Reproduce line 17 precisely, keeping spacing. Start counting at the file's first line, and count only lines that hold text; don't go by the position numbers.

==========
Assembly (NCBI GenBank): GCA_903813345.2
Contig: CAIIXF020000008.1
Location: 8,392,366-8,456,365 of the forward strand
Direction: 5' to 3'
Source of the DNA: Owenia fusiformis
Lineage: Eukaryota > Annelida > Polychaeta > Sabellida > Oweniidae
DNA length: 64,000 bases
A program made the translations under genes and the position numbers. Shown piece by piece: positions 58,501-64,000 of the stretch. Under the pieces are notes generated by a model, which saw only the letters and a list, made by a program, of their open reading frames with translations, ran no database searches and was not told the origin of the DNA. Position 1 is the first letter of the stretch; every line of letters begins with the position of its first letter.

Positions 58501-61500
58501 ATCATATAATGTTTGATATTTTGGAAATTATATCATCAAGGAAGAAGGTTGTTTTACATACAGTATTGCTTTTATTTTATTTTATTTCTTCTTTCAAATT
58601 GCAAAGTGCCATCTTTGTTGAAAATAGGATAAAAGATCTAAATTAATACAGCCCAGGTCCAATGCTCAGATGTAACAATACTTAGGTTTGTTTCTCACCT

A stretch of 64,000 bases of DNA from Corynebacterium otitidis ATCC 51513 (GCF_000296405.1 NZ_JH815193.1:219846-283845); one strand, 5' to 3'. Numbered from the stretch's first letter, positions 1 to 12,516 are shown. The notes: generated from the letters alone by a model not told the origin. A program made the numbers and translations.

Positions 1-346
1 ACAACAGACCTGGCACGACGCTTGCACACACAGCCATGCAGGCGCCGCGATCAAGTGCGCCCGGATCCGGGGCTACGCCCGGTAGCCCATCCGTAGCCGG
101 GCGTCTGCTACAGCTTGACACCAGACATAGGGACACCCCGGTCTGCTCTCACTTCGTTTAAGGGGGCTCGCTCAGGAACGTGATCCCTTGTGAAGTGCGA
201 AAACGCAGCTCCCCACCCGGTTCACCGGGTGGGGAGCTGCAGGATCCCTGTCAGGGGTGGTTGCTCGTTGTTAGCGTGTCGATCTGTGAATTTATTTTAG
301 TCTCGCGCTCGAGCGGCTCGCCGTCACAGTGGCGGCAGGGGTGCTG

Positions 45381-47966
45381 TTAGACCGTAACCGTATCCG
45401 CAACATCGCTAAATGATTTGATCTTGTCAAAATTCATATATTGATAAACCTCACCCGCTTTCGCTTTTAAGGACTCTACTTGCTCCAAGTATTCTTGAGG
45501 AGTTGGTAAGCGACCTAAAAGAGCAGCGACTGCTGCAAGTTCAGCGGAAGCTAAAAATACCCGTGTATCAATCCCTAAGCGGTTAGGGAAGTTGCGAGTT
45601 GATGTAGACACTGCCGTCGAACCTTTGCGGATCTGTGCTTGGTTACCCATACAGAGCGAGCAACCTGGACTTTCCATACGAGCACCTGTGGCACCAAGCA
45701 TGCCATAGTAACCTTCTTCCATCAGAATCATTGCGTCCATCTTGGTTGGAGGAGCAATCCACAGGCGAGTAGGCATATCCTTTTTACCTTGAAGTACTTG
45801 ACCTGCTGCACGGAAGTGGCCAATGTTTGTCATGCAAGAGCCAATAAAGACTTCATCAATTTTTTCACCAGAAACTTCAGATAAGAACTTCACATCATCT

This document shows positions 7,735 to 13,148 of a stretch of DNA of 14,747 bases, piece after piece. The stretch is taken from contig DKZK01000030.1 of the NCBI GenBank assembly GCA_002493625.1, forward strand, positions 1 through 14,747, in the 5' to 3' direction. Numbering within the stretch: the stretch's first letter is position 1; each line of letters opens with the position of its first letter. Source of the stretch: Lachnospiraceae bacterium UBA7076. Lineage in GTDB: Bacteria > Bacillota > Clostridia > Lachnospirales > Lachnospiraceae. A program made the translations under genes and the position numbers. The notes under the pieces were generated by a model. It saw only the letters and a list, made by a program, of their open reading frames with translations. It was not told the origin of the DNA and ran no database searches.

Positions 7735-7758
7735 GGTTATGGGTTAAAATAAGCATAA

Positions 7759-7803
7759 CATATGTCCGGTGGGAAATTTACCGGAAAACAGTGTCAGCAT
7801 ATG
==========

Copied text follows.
301 TCTCGCGCTCGAGCGGCTCGCCGTCACAGTGGCGGCAGGGGTGCTG